Vanessa Evans (York University, Canada)
December 13, 2018, 12-1 p.m., 02.102 (Philo II)
Too often, the pull of the policy audience has resulted in decolonization being enlisted as a hollow metaphor that seeks to reconcile settler complicity and secure settler futurity. This seduction has immense consequences for the substance, style, and politics of research in Indigenous studies. As such, the field of Indigenous literary study cannot blindly adopt the agendas of those making or administering policy. I advocate that a primary impediment to an increased consciousness about Indigeneity lies in how we study the contemporary literature of Indigenous peoples. This requires a reconceptualization of Indigeneity away from its boundedness to specific lands and pasts that valorize ties to first contact, instead embracing the reality that Indigenous peoples are a contemporary presence throughout the world. In response to this reimagining, my research investigates: (i) how the study of Indigenous world literatures might destabilize characterizations of absence that isolate Indigenous peoples to particular places and pasts, and (ii) how these literatures can entrench Indigenous presence as planetary phenomenon. I make this intervention by modeling a cosmic methodology that recognizes Indigeneity and Indigenous peoples as omnipresent and thriving; it is, at its heart, a project that contributes to the ongoing work of decolonizing literary study itself through the minds of those who study and teach literature.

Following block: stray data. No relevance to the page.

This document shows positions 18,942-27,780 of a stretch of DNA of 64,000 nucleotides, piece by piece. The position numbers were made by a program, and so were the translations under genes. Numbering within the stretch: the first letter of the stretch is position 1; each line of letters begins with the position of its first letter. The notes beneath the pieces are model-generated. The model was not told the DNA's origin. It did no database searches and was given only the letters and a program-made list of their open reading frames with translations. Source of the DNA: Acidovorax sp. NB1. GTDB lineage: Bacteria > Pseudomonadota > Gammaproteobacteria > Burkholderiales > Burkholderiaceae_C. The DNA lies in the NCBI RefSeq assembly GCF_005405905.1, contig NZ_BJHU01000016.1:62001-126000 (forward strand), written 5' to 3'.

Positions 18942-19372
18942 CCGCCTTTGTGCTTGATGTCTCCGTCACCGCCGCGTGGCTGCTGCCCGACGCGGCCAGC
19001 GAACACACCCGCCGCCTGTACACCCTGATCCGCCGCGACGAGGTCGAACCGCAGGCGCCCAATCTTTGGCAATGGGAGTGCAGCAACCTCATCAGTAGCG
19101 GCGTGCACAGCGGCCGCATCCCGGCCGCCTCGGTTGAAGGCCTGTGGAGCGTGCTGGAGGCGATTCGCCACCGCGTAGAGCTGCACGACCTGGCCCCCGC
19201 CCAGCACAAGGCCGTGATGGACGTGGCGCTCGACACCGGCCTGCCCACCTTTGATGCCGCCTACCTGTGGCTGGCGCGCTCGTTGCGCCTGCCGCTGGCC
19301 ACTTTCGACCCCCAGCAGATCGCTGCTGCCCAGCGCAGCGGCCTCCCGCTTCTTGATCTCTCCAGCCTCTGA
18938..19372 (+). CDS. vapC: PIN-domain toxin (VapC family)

Vanessa Evans is a doctoral candidate in the Department of English at York University. She holds a B.A. in English from the University of Calgary and an M.Litt. in Modernities from the University of Glasgow. Vanessa is currently a visiting lecturer at the Obama Institute for Transnational American Studies at JGU Mainz.
You can download the poster for this talk here.